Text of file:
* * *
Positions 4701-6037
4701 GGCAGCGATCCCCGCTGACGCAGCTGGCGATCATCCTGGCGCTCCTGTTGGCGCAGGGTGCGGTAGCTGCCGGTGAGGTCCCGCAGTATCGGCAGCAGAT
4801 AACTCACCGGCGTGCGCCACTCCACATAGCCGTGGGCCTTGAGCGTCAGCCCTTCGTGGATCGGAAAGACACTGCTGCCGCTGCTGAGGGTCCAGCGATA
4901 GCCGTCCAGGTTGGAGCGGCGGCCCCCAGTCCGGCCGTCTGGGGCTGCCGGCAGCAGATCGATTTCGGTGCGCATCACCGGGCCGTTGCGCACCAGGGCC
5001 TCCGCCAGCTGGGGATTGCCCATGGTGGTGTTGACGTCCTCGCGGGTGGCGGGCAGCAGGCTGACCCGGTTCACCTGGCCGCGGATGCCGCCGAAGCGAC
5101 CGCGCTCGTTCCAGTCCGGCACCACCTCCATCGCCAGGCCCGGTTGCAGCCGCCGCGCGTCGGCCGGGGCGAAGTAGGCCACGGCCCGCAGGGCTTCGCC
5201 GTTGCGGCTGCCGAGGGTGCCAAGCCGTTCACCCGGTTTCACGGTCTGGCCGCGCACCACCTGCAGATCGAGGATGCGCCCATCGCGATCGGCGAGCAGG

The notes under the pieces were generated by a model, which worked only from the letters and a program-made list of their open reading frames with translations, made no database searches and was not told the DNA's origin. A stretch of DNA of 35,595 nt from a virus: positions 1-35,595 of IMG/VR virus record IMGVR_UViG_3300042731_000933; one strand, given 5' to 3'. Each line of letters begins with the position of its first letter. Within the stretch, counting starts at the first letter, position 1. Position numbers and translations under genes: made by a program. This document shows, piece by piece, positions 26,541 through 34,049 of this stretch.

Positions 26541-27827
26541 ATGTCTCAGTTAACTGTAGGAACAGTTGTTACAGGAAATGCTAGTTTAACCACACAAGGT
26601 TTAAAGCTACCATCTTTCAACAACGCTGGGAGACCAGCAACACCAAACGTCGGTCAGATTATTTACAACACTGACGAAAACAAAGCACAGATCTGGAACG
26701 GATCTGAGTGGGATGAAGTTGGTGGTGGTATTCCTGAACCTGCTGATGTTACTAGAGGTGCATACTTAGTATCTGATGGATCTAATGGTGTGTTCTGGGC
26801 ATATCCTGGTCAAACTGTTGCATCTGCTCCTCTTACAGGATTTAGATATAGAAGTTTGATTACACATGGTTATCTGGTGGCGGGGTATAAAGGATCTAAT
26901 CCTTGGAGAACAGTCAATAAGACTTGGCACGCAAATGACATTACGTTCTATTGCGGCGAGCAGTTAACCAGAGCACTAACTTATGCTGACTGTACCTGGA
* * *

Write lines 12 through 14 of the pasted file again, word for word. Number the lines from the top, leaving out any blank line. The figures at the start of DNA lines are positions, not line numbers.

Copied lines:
26701 GATCTGAGTGGGATGAAGTTGGTGGTGGTATTCCTGAACCTGCTGATGTTACTAGAGGTGCATACTTAGTATCTGATGGATCTAATGGTGTGTTCTGGGC
26801 ATATCCTGGTCAAACTGTTGCATCTGCTCCTCTTACAGGATTTAGATATAGAAGTTTGATTACACATGGTTATCTGGTGGCGGGGTATAAAGGATCTAAT
26901 CCTTGGAGAACAGTCAATAAGACTTGGCACGCAAATGACATTACGTTCTATTGCGGCGAGCAGTTAACCAGAGCACTAACTTATGCTGACTGTACCTGGA